Mixed results from cage trials
BATTERY cages fitted with perches, nest boxes and dust baths to give hens an enriched environment have produced mixed results in the first year of big four-year trial at ADAS Gleadthorpe.
Although egg production in five modified cage systems was similar to normal battery cage controls, egg quality problems did occur in some of the modified cage systems due to birds not properly using nest boxes, and laying in dust baths.
Behaviour studies at feeding time also indicated that aggressive pecking occurred in some of the modified systems but none in conventional battery cages.
Hens in the normal cages were stocked at both 500sq cm and 625sq cm a bird, while in the enriched, modified cage systems they were stocked at 714sq cm, 1000sq cm and in one case 1250sq cm a bird. Lowest percentage of cracked eggs, at only 1.9%, was in the conventional battery cages.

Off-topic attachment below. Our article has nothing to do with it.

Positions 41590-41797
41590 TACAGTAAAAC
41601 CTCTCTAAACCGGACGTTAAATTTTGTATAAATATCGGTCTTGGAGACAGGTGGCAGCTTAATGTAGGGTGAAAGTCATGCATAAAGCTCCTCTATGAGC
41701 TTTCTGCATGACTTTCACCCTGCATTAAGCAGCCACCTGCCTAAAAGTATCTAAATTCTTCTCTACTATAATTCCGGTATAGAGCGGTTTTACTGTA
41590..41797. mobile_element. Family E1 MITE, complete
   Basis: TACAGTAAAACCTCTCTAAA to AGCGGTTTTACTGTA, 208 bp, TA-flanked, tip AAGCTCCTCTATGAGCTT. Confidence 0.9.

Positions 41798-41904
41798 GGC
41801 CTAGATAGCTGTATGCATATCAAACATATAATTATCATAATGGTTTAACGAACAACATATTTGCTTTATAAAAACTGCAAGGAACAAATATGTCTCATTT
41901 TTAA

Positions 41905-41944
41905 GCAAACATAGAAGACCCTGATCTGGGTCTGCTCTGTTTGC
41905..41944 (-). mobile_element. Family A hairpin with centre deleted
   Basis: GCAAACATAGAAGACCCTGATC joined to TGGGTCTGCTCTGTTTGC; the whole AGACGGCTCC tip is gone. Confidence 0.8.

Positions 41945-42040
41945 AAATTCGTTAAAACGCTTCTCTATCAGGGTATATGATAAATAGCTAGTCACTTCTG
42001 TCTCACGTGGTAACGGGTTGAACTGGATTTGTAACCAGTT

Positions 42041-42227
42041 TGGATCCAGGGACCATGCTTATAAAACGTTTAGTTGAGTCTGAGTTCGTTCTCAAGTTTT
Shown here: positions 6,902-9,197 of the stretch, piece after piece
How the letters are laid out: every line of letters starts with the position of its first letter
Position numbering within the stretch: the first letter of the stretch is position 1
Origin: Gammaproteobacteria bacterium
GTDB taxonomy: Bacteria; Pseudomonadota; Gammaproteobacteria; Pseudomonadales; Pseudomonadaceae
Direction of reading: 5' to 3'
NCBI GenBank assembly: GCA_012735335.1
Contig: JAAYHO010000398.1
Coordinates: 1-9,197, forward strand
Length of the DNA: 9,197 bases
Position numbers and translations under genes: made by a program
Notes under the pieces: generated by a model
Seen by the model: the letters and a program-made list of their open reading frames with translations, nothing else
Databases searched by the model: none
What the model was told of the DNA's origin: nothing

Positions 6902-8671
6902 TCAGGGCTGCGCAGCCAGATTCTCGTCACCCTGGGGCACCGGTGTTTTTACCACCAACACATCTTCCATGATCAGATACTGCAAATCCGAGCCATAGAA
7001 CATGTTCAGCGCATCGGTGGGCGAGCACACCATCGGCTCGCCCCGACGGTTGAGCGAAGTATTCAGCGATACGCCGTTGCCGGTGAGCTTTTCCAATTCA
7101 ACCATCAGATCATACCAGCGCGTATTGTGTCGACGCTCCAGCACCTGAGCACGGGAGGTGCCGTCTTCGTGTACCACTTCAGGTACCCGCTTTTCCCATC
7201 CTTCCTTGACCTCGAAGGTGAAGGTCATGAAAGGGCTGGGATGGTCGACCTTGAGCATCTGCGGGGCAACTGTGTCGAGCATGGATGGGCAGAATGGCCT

These first-year trial results were presented at this years 50th Anniversary spring meeting of the UK branch of the World Poultry Science Association at Scarborough. There the scientists carrying out this work with 2745 ISA Brown laying hens said that in the second MAFF-sponsored experiment with modified cages the problems that occurred in the first year with egg quality would be addressed in particular.
This will involve persuading hens to use the nest boxes earlier in their laying cycle by housing them as pullets in the experimental cages at less than 20 weeks old, with different nest entrance positions and improved perch designs.
A total of 80 papers and posters on a wide range of poultry topics was presented at this years WPSA meeting at Scarborough. *